I sat through an interesting debate on Monday after reports emerged that 1.5 million men in Kenya are victims of wife battery.
The riding factor in the debate was that the figures are not accurate; “Who knows a man who has ever been battered by the wife?” those opposing these figures posed.
There’s even an argument being advanced that the Maendeleo Ya Wanaume Organisation is seeking cheap publicity by releasing such data.
The organisation has the onus to defend its research method but in the meantime I dare ask… if it is 500 men who are being battered and not 1.5 million should we sweep the issue under the carpet?
Those in defence of the data – who turned out to be men – argued that no man would be willing to publicly disclose he was a victim of domestic violence.
“Those who responded to the survey must have done so since it was anonymous,” one of my contemporaries opined.
I do not want to dispute the statistics outright as many want to do for the simple reason; if these statistics related to women, would people be so cynical? I highly doubt it.
It is, however, worthy to note that nobody is disputing that wives may be battering their spouses; opponents are uncomfortable with “such a high” figure.
Let’s pause for a moment and reflect on this issue with temperance. It could be true that more and more men in Kenya are becoming victims of domestic violence – albeit quietly behind closed doors in their homes.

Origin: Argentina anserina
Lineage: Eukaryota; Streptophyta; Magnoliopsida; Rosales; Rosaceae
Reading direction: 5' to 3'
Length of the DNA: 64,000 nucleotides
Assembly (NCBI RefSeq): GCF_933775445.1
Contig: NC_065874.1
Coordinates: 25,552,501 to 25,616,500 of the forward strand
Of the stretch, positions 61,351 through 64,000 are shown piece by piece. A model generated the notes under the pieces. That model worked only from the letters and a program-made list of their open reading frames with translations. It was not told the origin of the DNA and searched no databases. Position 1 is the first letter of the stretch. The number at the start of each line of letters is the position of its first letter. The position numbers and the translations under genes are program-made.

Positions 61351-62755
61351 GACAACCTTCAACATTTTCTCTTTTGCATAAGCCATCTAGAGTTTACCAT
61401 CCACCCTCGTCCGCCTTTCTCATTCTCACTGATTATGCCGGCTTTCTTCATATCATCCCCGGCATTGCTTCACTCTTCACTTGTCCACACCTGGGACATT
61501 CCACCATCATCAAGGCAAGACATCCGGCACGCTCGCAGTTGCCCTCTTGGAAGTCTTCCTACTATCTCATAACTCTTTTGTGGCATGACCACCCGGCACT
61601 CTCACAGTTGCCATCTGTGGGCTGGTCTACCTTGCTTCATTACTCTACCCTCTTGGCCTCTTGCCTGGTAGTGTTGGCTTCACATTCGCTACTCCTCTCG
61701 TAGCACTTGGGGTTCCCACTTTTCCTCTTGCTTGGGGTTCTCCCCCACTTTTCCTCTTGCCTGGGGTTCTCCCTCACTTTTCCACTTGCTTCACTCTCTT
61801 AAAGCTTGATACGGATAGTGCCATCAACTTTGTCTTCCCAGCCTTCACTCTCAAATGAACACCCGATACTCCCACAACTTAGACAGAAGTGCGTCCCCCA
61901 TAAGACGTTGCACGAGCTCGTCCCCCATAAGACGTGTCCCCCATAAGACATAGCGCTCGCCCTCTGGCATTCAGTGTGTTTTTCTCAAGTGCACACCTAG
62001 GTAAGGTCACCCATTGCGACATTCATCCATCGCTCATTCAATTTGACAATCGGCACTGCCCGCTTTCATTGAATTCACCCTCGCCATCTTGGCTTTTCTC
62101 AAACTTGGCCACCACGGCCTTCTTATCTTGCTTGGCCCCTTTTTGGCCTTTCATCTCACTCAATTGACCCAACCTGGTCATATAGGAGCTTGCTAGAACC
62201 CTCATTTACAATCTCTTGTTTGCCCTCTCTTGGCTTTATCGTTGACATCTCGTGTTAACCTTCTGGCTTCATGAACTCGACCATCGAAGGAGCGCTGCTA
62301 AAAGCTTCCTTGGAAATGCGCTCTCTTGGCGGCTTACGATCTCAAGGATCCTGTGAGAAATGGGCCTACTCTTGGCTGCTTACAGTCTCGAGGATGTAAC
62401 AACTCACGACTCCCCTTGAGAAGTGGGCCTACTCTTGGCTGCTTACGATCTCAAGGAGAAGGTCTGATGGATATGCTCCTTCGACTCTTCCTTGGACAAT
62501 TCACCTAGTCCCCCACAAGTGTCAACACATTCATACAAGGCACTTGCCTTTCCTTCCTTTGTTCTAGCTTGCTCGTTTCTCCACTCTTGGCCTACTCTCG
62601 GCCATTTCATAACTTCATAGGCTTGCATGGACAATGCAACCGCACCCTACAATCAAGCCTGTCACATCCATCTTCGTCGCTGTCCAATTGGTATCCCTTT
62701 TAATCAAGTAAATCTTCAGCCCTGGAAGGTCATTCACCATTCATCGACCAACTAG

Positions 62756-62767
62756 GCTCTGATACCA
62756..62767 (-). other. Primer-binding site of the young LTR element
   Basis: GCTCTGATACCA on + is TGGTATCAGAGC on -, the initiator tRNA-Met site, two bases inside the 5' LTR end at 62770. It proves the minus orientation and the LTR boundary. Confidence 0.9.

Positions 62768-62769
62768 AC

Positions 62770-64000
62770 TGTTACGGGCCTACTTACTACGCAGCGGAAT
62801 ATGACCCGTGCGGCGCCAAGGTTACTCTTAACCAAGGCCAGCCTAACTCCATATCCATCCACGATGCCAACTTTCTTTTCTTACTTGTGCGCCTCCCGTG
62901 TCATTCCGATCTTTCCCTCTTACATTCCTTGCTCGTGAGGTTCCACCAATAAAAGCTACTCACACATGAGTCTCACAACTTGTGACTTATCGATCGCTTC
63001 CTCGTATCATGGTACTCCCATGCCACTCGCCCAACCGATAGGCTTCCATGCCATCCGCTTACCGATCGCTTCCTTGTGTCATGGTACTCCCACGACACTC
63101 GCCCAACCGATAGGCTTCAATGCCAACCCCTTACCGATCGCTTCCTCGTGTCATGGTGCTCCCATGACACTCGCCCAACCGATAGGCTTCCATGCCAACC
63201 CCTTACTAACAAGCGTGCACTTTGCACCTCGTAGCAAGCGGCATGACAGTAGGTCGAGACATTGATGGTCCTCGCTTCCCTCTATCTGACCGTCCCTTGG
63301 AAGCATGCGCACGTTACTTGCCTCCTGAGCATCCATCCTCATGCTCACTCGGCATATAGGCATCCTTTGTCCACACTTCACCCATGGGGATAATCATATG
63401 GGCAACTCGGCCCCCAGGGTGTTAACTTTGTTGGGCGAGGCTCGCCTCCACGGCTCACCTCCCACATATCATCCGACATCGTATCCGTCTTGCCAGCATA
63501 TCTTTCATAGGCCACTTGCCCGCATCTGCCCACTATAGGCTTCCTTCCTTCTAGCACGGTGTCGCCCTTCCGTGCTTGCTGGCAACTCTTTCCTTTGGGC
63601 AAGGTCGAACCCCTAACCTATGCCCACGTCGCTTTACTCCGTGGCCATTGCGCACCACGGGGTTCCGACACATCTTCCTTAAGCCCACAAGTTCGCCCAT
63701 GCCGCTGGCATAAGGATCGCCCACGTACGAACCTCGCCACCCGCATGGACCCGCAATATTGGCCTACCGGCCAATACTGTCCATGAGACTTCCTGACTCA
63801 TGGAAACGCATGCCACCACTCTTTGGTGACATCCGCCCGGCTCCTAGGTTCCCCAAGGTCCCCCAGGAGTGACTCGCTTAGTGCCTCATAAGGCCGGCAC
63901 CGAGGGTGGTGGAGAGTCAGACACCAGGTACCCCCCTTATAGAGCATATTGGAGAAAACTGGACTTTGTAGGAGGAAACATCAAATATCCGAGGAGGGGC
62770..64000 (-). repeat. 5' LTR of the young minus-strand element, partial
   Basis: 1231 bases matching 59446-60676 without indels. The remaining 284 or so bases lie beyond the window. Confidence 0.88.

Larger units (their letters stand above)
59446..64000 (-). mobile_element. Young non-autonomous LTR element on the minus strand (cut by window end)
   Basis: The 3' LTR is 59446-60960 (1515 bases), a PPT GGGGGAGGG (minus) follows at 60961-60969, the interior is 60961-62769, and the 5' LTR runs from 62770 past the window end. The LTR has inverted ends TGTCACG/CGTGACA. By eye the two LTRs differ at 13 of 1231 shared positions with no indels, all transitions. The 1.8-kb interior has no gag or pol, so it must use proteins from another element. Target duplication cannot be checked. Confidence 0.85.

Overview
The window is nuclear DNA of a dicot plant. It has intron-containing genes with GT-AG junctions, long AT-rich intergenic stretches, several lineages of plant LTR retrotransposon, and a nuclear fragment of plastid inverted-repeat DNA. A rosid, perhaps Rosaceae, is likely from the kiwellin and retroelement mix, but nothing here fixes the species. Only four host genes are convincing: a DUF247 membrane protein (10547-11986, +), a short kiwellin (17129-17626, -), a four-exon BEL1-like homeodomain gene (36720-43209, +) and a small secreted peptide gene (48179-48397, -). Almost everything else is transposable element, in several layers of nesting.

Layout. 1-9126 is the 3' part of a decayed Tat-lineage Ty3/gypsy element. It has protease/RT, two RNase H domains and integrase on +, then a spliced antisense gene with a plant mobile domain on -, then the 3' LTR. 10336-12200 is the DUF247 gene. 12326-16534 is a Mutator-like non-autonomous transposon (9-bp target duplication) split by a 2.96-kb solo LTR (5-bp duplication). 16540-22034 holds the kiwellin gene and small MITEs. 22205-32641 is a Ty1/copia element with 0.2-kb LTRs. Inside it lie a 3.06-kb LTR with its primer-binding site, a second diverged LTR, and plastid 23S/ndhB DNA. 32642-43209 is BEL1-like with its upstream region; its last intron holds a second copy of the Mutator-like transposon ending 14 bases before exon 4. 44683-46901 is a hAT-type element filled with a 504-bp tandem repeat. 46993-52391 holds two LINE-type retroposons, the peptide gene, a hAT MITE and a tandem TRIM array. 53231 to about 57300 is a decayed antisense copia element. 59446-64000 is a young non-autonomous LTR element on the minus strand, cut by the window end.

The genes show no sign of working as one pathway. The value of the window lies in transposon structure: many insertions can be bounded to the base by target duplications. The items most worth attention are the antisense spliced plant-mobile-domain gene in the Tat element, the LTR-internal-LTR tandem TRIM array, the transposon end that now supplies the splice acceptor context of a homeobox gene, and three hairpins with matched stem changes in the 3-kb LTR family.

If this is the case, then they need help… not the condescending attitude the data has elicited. After all, does it matter whether it is five men or a million of them falling victim? Isn’t it enough that there is a victim somewhere?
For those who have not kept up with the story, the survey was conducted in 40 districts across the country. It ascertained that Central Province leads the list of regions where women batter their husbands with rates of 72 percent of men admitting to being victims of domestic violence.
Nairobi province followed with 60 percent, Nyanza, Rift Valley and North Eastern recorded 58, 40 and nine percent respectively.
Many of the cases, I understand, do not go beyond the bedroom and those which do are resolved at the clan level instead of being reported to the police for prosecutorial action.
I can understand why a man would not want to disclose even to his drinking buddies that his wife batters him, let alone the law enforcers.
Even if the statistics appear unusually high, they say where there’s smoke there’s fire. We need to delve deeper into this predicament and assist those who have fallen victim.
They will – however few they may be – continue to suffer in silence.
Before I pen off, what’s the take of women’s organisations on this?